I recently finished a 5-day canoe trip on the Namekagon with teens. It was a great way to expose them to challenges of the outdoors as well as a beautiful place! I have written of the sections we covered before, so will focus on the camping aspect in this post. All of the sites that we used were group sites and had a fire ring, picnic table and pit toilet.
The first evening, we put in at Larsen Landing and paddled upstream a quarter of a mile. It was a quick current, making all struggle a bit, but the group made it to Site 70.0. The site is on the left (going upstream) and can be hard to find as the sign is pointing upstream for paddlers. The site itself was relatively small with not much space to place four canoes and a kayak. The rest of our equipment fit easily, though a good bear tree was harder to come by. It was a noisy night with lots of coyotes nearby, and was likely my favorite site.
The next day, we paddled ~4 miles to Phipps Flowage and camped at Site 73.6. It was a very rainy evening. Again it was a smaller site, and we were able to stay dry between our tents and a tarp. The picnic table was n an open area, so we were not able to gather at it during the rain (and it was chained down). We pulled one of our canoes to the top of the steep ridge we were on, and were able to stack the rest away from the water at the take-out site. The site was very shady in the morning so most of our belongings didn’t dry out. Bear trees abounded and there was a beautiful meadow down the trail from the toilet.
The next stop on our trip was to portage around Hayward Dam, after ~7 miles. The takeout is on the left side of the river and there is a big sign indicating where to go. It has a steep bank to pull the boats up. The portage itself isn’t too far – maybe 100 meters. We went down the bank by the treeline below the dam. Again, it was steep, with some large rocks to step down. It is definitely a place to be careful. There is another place to put in further down where the put-in is not as steep. It involves more walking.
We paddled ~3 miles to the first campsite past town (Site 63.0). This campsite had lots of space. There was evidence of bears being there are some poison ivy – on the path to the site, near the campfire ring and across the path from the campfire ring. There was lots of space by the river to put canoes and have them tipped onto each other – not a steep bank and lots of space was nice! The biggest drawback of this campsite was that you could hear the nearby lumber mill. All. Night. Long. Beeping from backing up vehicles, a steady hum of industry when you are in the wilderness for peace. I would not suggest this site (and likely the next one either) if you are looking for a quiet wilderness experience, with sounds of nature.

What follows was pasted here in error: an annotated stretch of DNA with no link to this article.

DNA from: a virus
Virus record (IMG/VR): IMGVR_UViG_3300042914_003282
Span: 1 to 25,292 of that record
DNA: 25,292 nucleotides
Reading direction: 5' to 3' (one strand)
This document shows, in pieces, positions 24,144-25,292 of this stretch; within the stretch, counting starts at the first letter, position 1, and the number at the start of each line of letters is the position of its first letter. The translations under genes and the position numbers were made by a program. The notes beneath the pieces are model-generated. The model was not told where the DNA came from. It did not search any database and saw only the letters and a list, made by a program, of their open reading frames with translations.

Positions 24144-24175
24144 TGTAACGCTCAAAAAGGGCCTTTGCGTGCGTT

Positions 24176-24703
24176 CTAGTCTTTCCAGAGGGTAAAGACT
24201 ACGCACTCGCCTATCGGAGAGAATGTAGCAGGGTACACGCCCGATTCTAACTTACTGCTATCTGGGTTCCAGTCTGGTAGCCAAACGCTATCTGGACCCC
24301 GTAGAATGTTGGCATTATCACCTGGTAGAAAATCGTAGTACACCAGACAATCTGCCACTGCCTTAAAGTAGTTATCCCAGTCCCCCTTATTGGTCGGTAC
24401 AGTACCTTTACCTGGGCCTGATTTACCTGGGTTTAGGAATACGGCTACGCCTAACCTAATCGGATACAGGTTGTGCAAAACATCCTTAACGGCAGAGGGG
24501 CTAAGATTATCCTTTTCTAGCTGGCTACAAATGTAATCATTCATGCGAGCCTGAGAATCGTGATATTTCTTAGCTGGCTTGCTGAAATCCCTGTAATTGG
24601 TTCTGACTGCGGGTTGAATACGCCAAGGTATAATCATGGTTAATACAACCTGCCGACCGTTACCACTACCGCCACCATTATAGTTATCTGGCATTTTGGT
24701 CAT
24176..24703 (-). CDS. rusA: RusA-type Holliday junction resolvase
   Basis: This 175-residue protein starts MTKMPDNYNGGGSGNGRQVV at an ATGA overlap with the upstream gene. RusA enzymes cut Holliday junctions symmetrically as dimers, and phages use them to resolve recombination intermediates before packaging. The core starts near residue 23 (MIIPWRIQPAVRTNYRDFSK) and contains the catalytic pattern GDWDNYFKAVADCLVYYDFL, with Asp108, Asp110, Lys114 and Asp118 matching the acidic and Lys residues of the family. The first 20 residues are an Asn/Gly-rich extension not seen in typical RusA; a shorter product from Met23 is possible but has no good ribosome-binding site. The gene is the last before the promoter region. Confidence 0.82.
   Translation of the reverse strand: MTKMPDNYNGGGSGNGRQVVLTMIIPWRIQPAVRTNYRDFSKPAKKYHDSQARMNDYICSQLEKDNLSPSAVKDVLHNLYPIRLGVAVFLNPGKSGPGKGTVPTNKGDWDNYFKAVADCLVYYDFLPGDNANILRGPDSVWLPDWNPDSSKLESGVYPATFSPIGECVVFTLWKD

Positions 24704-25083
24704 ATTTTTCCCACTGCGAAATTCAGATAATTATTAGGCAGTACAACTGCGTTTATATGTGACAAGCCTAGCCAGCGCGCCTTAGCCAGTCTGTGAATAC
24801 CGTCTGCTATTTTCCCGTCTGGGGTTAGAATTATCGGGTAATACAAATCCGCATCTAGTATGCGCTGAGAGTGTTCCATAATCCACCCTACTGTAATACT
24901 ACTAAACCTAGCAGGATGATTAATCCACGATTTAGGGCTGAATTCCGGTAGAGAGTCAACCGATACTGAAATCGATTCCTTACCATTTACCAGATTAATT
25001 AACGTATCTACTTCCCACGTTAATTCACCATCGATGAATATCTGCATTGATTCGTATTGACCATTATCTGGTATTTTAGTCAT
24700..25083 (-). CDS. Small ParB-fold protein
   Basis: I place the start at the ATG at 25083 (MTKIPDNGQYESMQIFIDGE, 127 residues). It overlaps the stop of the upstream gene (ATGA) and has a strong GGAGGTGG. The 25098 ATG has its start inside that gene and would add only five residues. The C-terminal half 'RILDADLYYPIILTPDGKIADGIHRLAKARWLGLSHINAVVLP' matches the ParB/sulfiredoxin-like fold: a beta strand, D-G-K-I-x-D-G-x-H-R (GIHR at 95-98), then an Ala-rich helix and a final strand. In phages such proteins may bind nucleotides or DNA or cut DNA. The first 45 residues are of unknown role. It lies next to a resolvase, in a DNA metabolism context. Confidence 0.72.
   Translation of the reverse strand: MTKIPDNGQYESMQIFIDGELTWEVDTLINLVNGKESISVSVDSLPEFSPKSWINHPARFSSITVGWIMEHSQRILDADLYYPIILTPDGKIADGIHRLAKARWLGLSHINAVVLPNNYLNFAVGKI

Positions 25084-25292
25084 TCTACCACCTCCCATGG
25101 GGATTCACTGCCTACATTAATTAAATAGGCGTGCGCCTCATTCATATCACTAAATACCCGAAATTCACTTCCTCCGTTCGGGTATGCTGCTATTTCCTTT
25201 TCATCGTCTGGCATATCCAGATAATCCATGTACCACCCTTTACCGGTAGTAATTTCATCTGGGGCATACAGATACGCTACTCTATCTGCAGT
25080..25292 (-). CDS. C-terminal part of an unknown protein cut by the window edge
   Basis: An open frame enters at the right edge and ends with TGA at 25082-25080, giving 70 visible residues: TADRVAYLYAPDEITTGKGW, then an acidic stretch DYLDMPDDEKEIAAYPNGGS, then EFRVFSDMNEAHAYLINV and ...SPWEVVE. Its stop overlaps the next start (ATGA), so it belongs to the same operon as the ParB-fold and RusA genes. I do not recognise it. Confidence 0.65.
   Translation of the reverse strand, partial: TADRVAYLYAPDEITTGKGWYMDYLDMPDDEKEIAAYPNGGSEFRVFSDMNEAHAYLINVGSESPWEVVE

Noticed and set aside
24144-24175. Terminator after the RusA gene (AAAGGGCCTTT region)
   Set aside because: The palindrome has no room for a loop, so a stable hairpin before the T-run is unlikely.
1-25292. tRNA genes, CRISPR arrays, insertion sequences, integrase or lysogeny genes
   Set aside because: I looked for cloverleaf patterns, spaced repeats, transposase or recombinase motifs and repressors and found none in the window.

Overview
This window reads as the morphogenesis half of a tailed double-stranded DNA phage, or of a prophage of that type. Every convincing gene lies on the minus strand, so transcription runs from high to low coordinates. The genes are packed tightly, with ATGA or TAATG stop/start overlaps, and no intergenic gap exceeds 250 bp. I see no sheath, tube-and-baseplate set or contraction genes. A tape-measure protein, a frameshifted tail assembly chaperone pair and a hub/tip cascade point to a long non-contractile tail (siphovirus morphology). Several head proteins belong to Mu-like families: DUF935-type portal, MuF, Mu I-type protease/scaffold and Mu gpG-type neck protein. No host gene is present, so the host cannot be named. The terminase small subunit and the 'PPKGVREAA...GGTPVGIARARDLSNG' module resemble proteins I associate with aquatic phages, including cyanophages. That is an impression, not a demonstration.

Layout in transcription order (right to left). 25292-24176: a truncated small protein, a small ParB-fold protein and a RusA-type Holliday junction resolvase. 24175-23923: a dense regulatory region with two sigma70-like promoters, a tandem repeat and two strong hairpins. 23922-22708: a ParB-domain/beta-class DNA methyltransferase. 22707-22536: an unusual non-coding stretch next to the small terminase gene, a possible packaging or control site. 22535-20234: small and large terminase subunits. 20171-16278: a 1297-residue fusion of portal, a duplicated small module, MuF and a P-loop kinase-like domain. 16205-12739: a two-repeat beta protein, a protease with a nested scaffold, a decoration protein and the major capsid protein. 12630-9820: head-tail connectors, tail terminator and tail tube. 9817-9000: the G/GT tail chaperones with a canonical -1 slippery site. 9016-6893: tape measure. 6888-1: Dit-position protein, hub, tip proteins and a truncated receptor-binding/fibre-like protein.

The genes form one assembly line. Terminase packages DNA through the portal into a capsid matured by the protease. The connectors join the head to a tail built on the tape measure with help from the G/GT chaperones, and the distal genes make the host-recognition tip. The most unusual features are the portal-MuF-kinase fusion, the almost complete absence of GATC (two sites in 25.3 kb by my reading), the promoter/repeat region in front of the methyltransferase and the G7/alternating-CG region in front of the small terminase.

Our last full day on the river, we paddled 10.9 miles to Site 52.1. The river is swift here and it doesn’t take too long for over 10 miles. The tricky part of the river was the island right before the site. If you want to go to Site 52.6, make sure to go left at the big island. Otherwise, you will have to paddle upstream a little ways to get to it. Our campsite was great. There was a long path up to it, and it was very spacious. There is lots of poison ivy at this site, especially to the right side of the landing. There is a short stairway to bring boats up and lots of space right by the water to store them. Again, careful of the poison ivy! There are logs to sit by the fire and lots of space for tents. The sun rose over the river and was beautiful!
The takeout our last day was 2.2 miles downstream – Springbrook Landing! The water is swift here and we piled up as we waited to get out. We had to wait for some people moving very slowly to get in while we held on to logs in an eddy. The landing has a staircase, a steep way to get out, and space at the top to put boats. There is poison ivy at this landing too, so look out for it.
Camping with a group on this section of the Namekagon had its’ challenges and upsides. Overall it was a great experience!
Paddled August 8-12, 2017
KeyWords: Larsen Landing, Bayfield County, Hayward